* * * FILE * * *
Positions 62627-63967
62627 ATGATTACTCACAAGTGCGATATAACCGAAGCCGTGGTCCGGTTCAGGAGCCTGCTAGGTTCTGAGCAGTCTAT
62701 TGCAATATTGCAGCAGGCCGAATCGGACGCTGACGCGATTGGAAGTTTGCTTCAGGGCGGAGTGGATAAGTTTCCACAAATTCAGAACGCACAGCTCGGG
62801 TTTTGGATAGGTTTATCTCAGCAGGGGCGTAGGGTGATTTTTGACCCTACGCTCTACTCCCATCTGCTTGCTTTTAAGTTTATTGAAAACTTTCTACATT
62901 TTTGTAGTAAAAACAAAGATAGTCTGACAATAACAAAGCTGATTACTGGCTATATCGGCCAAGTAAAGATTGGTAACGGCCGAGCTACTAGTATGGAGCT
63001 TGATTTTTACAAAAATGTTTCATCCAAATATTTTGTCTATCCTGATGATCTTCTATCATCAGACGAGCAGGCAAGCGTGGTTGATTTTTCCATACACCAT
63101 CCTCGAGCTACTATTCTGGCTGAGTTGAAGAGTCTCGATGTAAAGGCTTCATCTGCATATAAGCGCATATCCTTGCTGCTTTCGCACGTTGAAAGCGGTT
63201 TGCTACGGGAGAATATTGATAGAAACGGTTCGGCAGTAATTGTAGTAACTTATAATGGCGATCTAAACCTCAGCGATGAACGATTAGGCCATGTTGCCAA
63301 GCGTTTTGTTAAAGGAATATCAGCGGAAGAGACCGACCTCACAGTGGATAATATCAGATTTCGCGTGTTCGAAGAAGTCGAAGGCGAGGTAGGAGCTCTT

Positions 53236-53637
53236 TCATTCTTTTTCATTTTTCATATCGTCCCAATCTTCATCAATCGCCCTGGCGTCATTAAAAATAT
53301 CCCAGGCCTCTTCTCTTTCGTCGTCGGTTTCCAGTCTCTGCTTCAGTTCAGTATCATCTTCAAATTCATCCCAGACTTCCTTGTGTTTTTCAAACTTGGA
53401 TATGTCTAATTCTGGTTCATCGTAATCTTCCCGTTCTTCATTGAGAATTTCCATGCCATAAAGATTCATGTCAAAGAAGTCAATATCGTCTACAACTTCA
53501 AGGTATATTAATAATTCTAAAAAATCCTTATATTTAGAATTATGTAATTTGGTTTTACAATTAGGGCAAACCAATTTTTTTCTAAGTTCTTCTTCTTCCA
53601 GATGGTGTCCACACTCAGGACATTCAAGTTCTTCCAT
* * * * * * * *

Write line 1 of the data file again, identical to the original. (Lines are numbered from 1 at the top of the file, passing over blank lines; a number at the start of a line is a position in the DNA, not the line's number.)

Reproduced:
Positions 62627-63967